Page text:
BHGS goes Virtual
BHGS secures a £10K grant to roll out Virtual Reality to the classroom
We are delighted to announce that Bishop’s Hatfield Girls’ School was successful in securing a £10,000 grant to purchase a classroom set of Virtual Reality headsets, a 360 camera which students will use to make their own immersive projects and digital content.
Our vision is to use this alternative teaching tool to enable pupils of all abilities to succeed and enjoy their learning through stimulating, interactive and creative lessons and enrichment clubs. Our objectives are threefold. First, inspire and motivate pupils by transporting them to distant times and places such as life in the WW2 trenches or taking a tour of the solar system.
Secondly, by making abstract concepts tangible and easy to visualise, and providing context, we hope to engage with our pupils and so increase their knowledge retention. For example, Year 12 geography pupils could visit and compare landforms around the world, identifying key geographical features for their Coastal System and Landscapes topic as opposed to memorising lists from a text. Environmental issues could be grasped more easily by following the manufacture and disposal of plastic goods through to their devastating effect on the marine environment or tracking the recovery of the landscape following the effects of bush fires. In Science, the direct effects of Newton’s laws could be experienced and investigated moving through a virtual zero gravity environment. They could also practice mathematical problems by solving puzzles to escape a room.
Finally, we aim to increase proficiency in practical skills required by many subjects like science, geography, physical education and technology through repetition and real time feedback. Immersed in a virtual science experiment, pupils could safely practise laboratory skills and even experience the consequences of mixing the wrong substances in Chemistry. In sports practice, a pupil could react to a virtual bowler in cricket or prepare to return a serve in tennis, using task repetition to improve muscle memory and reaction times. Pupils could also practise field work skills when trips can’t take place.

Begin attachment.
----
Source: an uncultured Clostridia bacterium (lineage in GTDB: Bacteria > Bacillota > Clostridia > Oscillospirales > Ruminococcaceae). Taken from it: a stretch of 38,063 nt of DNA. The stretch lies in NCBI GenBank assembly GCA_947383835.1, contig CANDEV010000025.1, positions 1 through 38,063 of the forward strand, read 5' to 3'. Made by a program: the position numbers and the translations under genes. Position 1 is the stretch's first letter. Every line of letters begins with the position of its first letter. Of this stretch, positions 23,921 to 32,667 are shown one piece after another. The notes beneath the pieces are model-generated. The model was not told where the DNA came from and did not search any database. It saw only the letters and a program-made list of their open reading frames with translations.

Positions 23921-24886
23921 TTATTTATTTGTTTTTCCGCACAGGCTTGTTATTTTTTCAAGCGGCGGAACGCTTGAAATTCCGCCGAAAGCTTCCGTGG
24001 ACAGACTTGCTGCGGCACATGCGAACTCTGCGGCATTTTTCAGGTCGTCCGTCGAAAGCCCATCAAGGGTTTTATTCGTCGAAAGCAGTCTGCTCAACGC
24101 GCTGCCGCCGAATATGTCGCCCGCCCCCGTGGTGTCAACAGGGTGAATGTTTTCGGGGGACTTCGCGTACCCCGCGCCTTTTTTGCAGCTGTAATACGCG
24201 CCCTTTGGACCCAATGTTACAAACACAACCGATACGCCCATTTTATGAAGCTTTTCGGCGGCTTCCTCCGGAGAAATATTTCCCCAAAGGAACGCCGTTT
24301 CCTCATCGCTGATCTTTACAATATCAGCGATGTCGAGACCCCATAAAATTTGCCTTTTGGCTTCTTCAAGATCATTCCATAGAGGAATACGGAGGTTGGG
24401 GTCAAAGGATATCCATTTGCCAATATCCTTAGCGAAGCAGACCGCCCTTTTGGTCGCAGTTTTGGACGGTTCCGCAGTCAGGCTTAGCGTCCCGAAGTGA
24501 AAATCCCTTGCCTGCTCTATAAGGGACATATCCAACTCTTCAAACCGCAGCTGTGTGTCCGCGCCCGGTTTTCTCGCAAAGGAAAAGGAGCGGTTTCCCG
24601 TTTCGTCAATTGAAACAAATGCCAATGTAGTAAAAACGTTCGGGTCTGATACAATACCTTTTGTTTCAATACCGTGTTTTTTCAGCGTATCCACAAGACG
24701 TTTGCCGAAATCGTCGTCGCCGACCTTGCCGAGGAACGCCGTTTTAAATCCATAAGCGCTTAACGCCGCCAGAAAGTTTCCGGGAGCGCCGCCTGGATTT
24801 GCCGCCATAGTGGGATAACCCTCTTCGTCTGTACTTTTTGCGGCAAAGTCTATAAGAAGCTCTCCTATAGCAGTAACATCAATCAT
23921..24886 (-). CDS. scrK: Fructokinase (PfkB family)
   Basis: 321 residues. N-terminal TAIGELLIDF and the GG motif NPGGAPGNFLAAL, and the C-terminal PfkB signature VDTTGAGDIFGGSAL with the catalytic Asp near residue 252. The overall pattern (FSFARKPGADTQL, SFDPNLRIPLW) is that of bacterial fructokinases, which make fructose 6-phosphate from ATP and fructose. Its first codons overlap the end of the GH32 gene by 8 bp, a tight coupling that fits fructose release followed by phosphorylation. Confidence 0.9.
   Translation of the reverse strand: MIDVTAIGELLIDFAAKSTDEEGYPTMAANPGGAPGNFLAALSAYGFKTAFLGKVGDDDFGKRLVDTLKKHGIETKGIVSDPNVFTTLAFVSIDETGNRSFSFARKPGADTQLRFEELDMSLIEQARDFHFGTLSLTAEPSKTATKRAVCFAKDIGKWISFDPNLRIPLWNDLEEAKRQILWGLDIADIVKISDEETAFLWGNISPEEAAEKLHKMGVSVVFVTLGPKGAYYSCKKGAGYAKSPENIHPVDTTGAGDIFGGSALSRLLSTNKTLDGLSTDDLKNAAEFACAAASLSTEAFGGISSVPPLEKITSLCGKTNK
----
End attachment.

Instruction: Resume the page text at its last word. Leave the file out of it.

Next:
The applications of VR in teaching don’t stop at practical subjects but could be used in modern foreign languages through conversations with avatars or exploring key landmarks and cultural aspects of the countries where the languages are spoken. VR can also be used to experience hands-on careers such as medicine or with pupils with Special Educational Needs and even be used with mindfulness apps to reduce exam stress or for students suffering with anxiety.
Following a successful trial in June, our intent is to introduce Virtual Reality in our Science Club in the Autumn and to fundraise for more sets to be added as more subjects make use of its teaching applications and opportunities.We hope you are able to support us in this exciting development and look forward to share examples of its use in school soon.
A huge thank you to all the staff that gave up their time and supported this bid, especially Dr Baker, and to those students who trialed the technology in Science Club.